State governments are awash in red ink. The sputtering economy has left more than half the country's legislatures with revenue shortfalls.
Nevada Gov. Jim Gibbons has taken steps to plug a $542 million hole. California Gov. Arnold Schwarzenegger has proposed $14.5 billion in cuts. New Jersey faces a $3.5 billion shortfall -- after racking up more than $30 billion in debt to balance previous budgets.
Yet, while chief executives order park closures, trim welfare benefits and slash other supposedly vital services, the single greatest expense for governments -- public employee wages and benefits -- is off the table in many places. Even as taxpayers endure job losses, rising health insurance premiums and stagnant wages, the government workers they support enjoy ironclad job security, guaranteed pay raises, platinum-plated medical benefits and rosy retirements.
The idea that public employees should share in the pain of budget cuts and a looming recession is rarely part of any discussion -- except in the state you might least expect.
Maine, a state that has long embraced high taxes and job-killing regulation as a matter of course, is mired in its own budget woes. The government is looking at a nearly $100 million budget shortfall over the next 18 months.
But rather than see one of the nation's biggest tax burdens grow further, a handful of lawmakers and advocacy groups have begun making the case that taxpayers can no longer be expected to support salaries and benefits that aren't available in the state's shrinking job base.
The Alliance for Maine's Future reports that the median state worker salary is $46,000, well above the $32,000 median in the private sector. But the average cost of a state employee's benefit package is a whopping $23,000 per year, when workers throughout the state receive only $6,400 in benefits.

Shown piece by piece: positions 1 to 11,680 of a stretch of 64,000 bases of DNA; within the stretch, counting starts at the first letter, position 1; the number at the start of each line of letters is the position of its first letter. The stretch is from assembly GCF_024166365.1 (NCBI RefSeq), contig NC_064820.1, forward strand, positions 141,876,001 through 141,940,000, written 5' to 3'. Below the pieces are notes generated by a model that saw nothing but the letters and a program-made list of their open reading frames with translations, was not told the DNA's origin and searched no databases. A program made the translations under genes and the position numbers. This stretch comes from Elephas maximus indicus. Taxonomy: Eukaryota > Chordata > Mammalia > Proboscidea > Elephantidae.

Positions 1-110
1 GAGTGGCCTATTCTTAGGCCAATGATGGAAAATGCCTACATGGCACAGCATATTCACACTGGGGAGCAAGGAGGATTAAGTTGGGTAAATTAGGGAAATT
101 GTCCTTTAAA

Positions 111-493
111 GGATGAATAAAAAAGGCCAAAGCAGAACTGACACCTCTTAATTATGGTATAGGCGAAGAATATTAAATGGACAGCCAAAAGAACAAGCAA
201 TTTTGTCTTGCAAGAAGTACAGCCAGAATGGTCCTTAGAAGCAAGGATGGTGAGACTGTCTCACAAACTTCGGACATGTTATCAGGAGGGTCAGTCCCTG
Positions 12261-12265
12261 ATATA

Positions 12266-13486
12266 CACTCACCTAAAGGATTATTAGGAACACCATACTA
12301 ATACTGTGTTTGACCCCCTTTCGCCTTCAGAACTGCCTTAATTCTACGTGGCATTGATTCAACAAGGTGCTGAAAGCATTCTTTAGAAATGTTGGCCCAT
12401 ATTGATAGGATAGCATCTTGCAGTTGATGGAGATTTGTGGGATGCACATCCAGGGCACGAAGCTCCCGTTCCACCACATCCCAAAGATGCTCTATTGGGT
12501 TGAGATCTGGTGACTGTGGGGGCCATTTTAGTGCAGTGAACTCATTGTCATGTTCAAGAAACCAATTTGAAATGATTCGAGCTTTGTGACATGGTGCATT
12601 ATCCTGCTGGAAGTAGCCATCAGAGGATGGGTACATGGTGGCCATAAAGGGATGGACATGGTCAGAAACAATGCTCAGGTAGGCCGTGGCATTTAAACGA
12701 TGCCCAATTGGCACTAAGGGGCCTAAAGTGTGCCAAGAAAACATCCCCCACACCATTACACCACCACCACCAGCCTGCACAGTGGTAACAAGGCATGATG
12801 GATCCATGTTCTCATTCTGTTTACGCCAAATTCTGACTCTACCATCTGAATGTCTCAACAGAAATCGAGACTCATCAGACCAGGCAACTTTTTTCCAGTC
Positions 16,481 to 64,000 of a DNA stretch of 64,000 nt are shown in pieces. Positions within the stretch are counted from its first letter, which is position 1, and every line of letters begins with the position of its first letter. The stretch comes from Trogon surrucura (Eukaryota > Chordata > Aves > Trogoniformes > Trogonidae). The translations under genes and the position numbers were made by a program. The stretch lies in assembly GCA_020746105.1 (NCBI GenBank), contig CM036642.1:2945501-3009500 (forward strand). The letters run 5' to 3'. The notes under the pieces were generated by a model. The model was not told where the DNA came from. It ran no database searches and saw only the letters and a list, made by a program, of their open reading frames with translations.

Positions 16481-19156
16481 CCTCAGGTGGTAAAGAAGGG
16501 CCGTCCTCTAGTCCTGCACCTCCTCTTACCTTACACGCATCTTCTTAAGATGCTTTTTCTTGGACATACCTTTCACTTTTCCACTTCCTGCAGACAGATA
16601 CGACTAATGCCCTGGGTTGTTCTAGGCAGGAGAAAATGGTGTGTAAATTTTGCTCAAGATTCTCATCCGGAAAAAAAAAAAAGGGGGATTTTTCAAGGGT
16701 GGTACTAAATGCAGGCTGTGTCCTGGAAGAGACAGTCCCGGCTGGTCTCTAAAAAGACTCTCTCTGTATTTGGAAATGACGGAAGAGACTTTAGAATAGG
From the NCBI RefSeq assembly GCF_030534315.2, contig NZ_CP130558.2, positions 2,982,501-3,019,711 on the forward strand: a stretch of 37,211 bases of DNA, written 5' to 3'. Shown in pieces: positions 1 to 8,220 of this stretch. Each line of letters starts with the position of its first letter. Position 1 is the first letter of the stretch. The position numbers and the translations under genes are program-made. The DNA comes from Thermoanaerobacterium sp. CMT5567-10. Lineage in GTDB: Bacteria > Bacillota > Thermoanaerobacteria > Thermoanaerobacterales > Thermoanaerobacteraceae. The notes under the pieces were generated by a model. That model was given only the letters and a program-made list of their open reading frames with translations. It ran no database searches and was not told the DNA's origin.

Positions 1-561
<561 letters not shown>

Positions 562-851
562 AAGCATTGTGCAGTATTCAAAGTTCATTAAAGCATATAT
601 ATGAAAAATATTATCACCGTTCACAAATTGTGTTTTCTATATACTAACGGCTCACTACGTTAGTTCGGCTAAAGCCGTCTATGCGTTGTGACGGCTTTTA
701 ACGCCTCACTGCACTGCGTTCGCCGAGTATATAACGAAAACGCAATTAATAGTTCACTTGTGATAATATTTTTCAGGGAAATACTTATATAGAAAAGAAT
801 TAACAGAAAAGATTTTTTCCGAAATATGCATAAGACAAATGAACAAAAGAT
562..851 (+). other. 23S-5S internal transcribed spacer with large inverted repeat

As a starting point, Republican state Reps. Patrick Flood and James Annis have asked that state employees, who pay nothing toward their own health insurance premiums and have the bulk of their families' coverage subsidized by taxpayers, begin making contributions that are comparable to what private-sector workers must pay.
Some of Maine's newspapers have taken notice. The editorial boards of the Kennebec Journal (in the state capital of Augusta) and the Bangor Daily News have endorsed the idea.
"The 13,000 employees of the state of Maine make out a heck of a lot better than the taxpayers who pay for that health insurance. ... Surely, when faced with potential job losses, this is an area where state workers might be willing to give a little?" the Kennebec Journal asked.
"Generous benefit packages, once a way to encourage longevity and perhaps make up for pay rates that were less than those in the business world, are out of balance with the private sector and costing taxpayers," a Bangor Daily News editorial reasoned.
These are no bastions of right-wing rhetoric. The day after backing cuts in the state's share of employee health insurance premiums, the Bangor Daily News became the country's first daily newspaper editorial board to call for the impeachment of Vice President Dick Cheney.
Nevada goverment workers, particularly at the local level, have the highest salaries of any sector of the state's work force -- and they pay no Social Security withholding, which affords an even higher standard of living. Their retirement benefits are so generous that taxpayers are on the hook for about $10 billion in unfunded pension payments and health care subsidies.
But no one within Nevada's political establishment is willing to champion the cause of reining in public-sector compensation to sustainable levels.
Which raises the question: If such a debate can take place in the liberal paradise of Maine, how bad do things have to get before taxpayers demand more than talk, here in Nevada?